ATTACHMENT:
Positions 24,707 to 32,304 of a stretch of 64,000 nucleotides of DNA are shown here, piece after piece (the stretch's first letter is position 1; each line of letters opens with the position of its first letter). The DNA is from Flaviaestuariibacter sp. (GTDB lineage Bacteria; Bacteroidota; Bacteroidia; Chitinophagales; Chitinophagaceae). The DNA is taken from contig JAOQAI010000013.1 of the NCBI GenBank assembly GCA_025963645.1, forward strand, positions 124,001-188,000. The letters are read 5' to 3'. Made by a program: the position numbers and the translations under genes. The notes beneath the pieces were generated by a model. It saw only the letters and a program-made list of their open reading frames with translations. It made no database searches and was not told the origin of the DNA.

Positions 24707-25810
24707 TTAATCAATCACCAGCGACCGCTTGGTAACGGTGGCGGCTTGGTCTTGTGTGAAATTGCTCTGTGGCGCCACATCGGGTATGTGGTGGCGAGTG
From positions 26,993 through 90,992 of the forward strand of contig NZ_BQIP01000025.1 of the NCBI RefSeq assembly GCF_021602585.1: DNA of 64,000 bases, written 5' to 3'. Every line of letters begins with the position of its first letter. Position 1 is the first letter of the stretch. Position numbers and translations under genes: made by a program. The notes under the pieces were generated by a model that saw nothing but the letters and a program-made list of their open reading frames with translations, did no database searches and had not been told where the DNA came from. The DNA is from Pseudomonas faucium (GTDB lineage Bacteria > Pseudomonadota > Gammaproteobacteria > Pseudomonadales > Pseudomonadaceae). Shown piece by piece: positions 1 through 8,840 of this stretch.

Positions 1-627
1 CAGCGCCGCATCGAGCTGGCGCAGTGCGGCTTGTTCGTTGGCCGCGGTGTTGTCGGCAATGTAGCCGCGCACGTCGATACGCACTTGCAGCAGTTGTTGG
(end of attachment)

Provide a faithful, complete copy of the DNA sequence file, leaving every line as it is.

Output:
Positions 24,707 to 32,304 of a stretch of 64,000 nucleotides of DNA are shown here, piece after piece (the stretch's first letter is position 1; each line of letters opens with the position of its first letter). The DNA is from Flaviaestuariibacter sp. (GTDB lineage Bacteria; Bacteroidota; Bacteroidia; Chitinophagales; Chitinophagaceae). The DNA is taken from contig JAOQAI010000013.1 of the NCBI GenBank assembly GCA_025963645.1, forward strand, positions 124,001-188,000. The letters are read 5' to 3'. Made by a program: the position numbers and the translations under genes. The notes beneath the pieces were generated by a model. It saw only the letters and a program-made list of their open reading frames with translations. It made no database searches and was not told the origin of the DNA.

Positions 24707-25810
24707 TTAATCAATCACCAGCGACCGCTTGGTAACGGTGGCGGCTTGGTCTTGTGTGAAATTGCTCTGTGGCGCCACATCGGGTATGTGGTGGCGAGTG
From positions 26,993 through 90,992 of the forward strand of contig NZ_BQIP01000025.1 of the NCBI RefSeq assembly GCF_021602585.1: DNA of 64,000 bases, written 5' to 3'. Every line of letters begins with the position of its first letter. Position 1 is the first letter of the stretch. Position numbers and translations under genes: made by a program. The notes under the pieces were generated by a model that saw nothing but the letters and a program-made list of their open reading frames with translations, did no database searches and had not been told where the DNA came from. The DNA is from Pseudomonas faucium (GTDB lineage Bacteria > Pseudomonadota > Gammaproteobacteria > Pseudomonadales > Pseudomonadaceae). Shown piece by piece: positions 1 through 8,840 of this stretch.

Positions 1-627
1 CAGCGCCGCATCGAGCTGGCGCAGTGCGGCTTGTTCGTTGGCCGCGGTGTTGTCGGCAATGTAGCCGCGCACGTCGATACGCACTTGCAGCAGTTGTTGG